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  • Sep 20, 2014
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Japanese master shoemaker takes English art and makes it his own

Master craftsman challenges Japanese norms with micro-stitched, English-style shoemaking

PUBLISHED : Monday, 15 April, 2013, 12:00am
UPDATED : Monday, 15 April, 2013, 10:04am

Chihiro Yamaguchi, founder of luxury Japanese shoe label Guild of Crafts, is busy hand-stitching his next creation. He pauses for a moment, holding up his left hand to reveal a calloused and hardened thumb, the product of decades of making shoes the traditional English way - albeit with a Japanese twist.

With up to a six-month wait for a pair, Guild of Crafts shoes have gained an almost cult-like following and not only for their curious blend of East and West, evidenced, for example, in the way bamboo is used.

"There's not much difference between my shoes and English shoes. But my character, the Asian character, comes through," says the 53-year-old.

"Asian people care very much about small things, tiny things. So I've tried to make the stitching tiny, for example," he says, showing a shoe with incredible micro-stitching.

The Japanese master shoemaker visited Hong Kong recently to promote his work at the Independence Gallery in the Pedder Building, where he recounted his journey to becoming a master of English shoemaking.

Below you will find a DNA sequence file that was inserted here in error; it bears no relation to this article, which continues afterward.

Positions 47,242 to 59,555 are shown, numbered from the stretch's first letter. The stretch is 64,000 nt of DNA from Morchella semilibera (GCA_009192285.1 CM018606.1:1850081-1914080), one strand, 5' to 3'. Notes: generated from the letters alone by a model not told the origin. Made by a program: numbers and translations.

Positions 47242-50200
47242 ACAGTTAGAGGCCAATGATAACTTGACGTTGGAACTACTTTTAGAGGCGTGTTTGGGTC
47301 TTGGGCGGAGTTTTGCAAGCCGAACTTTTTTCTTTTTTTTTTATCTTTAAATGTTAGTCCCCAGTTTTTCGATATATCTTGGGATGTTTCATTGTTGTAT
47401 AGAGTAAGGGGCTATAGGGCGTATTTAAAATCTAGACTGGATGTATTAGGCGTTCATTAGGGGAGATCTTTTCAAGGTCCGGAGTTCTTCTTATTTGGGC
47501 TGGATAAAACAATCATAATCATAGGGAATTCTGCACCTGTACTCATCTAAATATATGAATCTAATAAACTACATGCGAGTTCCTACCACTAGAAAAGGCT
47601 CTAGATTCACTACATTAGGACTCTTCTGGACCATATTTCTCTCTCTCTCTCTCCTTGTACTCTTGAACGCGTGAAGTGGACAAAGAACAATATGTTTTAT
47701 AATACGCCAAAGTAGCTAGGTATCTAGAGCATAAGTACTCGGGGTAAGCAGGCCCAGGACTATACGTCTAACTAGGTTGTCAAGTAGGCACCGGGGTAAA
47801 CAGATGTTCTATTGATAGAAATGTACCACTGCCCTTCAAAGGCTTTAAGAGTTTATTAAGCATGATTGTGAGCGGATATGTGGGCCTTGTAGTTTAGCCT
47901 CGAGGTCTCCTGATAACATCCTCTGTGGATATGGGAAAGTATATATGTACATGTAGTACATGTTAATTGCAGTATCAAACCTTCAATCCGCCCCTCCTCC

"I came from a country where shoes were made by machines," says the craftsman, who first worked in a tyre factory that also made sneakers. "I realised that every piece of shoemaking could still be done by hand. So I decided to study shoemaking from the beginning, but there was no school in Japan."

There's not much difference between my shoes and English shoes. But my character, the Asian character, comes through
Chihiro Yamaguchi

Yamaguchi's thirst for knowledge led him, in the 1980s, to England's prestigious Cordwainers Technical College (now part of the London College of Fashion), which also trained Jimmy Choo and Patrick Cox.

The young Yamaguchi proved a natural. His talent was recognised early and earned him a sought-after apprenticeship. "I won a design competition at college and the prize was working with Tricker's at their factory in Northampton.

"After Tricker's, I went to work for a shoemaker in Pisa, Italy, called Cloud. I tried to gain any experience that would help me with shoemaking.

"I am a man with many masters, and these were real intense apprenticeships. Just shoes, nothing else."

In 1991, Yamaguchi was elected a member of the "Guild of Master Craftsmen", an honour bestowed upon a select few shoemakers.

Heading back home, Yamaguchi set up shop in Tokyo, but business was very slow, as he clashed with the culture of shoe-buying in Japan and struggled with the fact that his brand was unknown - and expensive. At the time, he charged 300,000 yen (HK$23,400 today) for a pair.

"Becoming a shoemaker is almost impossible, as you have no customers to start with. And in Japan 25 years ago, there was no market for such expensive shoes," he says.

He supported himself by freelancing for brands like Dr Martens and Fubu, and teaching shoemaking at a college he established. Then his luck changed when he was introduced by friends to a journalist, who gave him glowing reviews. "He wrote about me and he still has the shoes I made for him. He is still my customer," Yamaguchi says.

Producing more than 300 pairs a year, Guild of Crafts now has no problem finding a devoted clientele. "I have one shop now, in Ginza. That is enough," says Yamaguchi.

Still, he has ambitions that might bring his career full circle: "My dream is to have a shop in Europe, maybe in Paris. Or London, of course."

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